Honda develops a range of environmentally responsible, high-performance electric scooters.
Honda begins leasing the EV-neo electric scooter
Honda has long been investigating next-generation power sources for its motorcycles with the goal of reducing exhaust emissions and reducing the effect of its products on climate change. In 1994 the CUV ES, a scooter powered by an electric motor, was developed and leased to governmental organizations. In 2004, Honda developed an electric moped prototype designed for convenient city driving and commuting, moving one step closer to a production electric bike.
At the 41st Tokyo Motor Show in 2009, two concept models were unveiled: the EV-Cub and the EVE-neo. These two electric bikes, which ran on batteries and produced zero CO2 emissions during operation, represented a further advance over previous technologies.
Subsequently, development of the EVE-neo later continued, culminating in the leasing of a production model, the EV-neo, starting December 2010.
A tough electric scooter designed for commercial applications, the EV-neo features an electric motor that incorporates technologies developed for the Insight hybrid vehicle, as well as a lithium-ion battery that charges rapidly, provides power effectively in cold temperatures and tolerates frequent charging and discharging over a short period of time. In Japan, the EV-neo qualifies as a first-class motor-driven cycle.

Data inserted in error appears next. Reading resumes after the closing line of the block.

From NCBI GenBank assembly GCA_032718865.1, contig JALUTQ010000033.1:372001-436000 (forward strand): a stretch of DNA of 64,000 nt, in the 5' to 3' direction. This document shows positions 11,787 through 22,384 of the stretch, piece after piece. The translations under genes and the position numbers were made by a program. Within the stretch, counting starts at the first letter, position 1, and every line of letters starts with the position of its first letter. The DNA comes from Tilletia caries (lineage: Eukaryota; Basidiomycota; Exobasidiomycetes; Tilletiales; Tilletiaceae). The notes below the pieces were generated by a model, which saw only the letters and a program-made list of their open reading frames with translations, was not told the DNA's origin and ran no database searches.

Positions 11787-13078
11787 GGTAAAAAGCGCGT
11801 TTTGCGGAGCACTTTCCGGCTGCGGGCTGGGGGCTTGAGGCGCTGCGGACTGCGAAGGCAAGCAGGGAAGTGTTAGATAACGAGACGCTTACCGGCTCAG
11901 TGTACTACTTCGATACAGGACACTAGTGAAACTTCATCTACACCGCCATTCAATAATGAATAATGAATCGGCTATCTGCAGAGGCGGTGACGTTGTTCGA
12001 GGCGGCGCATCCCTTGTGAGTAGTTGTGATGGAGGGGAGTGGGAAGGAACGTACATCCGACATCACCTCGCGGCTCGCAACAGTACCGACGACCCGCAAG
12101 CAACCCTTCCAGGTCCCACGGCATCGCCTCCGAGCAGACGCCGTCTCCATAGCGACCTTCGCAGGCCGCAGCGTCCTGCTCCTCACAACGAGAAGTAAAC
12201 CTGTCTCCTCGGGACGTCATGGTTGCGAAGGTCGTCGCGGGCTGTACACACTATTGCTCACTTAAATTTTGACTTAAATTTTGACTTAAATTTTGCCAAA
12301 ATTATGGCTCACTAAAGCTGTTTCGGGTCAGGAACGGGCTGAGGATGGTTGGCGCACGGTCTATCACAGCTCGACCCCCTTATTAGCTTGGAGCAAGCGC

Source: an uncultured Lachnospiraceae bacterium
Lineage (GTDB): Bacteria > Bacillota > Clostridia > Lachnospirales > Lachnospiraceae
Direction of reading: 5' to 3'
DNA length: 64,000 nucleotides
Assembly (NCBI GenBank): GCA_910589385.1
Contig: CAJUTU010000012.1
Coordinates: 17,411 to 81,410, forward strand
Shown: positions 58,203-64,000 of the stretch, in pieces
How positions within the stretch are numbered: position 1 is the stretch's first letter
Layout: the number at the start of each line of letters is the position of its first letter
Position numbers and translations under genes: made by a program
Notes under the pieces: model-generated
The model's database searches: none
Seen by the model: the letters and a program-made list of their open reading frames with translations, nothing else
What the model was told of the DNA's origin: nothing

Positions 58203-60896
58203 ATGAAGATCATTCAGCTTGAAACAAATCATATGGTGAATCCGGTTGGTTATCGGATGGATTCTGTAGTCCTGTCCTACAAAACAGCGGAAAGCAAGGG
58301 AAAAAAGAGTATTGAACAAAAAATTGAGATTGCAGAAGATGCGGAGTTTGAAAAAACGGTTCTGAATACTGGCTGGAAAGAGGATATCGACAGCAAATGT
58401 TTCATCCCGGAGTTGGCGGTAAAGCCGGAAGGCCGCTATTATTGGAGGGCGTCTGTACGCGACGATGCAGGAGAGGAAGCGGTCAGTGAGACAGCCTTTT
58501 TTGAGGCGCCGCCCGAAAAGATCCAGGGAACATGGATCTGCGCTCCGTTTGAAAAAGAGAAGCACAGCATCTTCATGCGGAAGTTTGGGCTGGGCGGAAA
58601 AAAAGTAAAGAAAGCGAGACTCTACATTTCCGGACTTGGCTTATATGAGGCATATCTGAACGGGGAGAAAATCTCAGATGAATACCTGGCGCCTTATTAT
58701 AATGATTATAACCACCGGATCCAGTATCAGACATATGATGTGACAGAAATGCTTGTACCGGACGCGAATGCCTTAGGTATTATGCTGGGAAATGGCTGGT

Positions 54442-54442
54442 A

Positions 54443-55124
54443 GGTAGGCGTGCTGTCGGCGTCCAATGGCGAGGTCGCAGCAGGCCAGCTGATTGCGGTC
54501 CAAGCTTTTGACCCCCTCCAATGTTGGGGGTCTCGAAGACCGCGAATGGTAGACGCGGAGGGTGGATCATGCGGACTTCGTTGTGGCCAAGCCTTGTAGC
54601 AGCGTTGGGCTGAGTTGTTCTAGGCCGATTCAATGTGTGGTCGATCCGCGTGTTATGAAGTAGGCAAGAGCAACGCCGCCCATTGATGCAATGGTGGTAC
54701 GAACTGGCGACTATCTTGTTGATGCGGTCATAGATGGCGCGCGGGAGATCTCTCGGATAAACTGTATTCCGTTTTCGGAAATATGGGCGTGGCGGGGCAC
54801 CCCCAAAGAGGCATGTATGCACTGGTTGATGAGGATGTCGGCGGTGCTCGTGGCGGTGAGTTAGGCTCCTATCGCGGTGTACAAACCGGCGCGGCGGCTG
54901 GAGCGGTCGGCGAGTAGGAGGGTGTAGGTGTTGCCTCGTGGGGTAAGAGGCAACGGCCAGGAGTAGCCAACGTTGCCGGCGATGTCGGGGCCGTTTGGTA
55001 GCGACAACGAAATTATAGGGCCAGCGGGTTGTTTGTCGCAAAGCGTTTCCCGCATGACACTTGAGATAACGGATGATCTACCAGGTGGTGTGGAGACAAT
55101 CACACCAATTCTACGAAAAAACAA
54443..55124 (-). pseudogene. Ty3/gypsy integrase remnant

The motor of the EV-neo offers ample torque at low rpms for superb off-the-line acceleration and hill-climbing performance. The EV-neo’s design allows it to accommodate an ample amount of cargo, and its battery can be fully recharged from zero in 30 minutes (with rapid charger at a temperature of 25 °C). In addition, the EV-neo is extremely quiet during operation. These and other qualities have quickly endeared the EV-neo to delivery personnel and other workers who make frequent stops and starts.
The EV-neo also offers outstanding environmental performance. During operation, it emits no CO2 or harmful exhaust gases like CO, HC or NOx. The EV-neo is far superior to its gasoline engine counterpart in terms of well-to-wheel efficiency, which includes the energy used to mine and transport fuels; the energy lost during generation, transmission and charging; and the energy used to power the vehicle. As a result, as compared to using a gasoline engine motorcycle in the same class, using the EV-neo results in 60 percent lower CO2 emissions.
(When used in Japan. Does not include CO2 emissions from vehicle manufacture and disposal.)
Honda commenced demonstration testing on the EV-neo in December 2010 in collaboration with Saitama and Kumamoto prefectures in Japan, and in July 2011 with Barcelona in Spain.
Honda is striving to put more customers in the driver's seat of environmentally responsible products like these to do its part in reducing global CO2 emissions.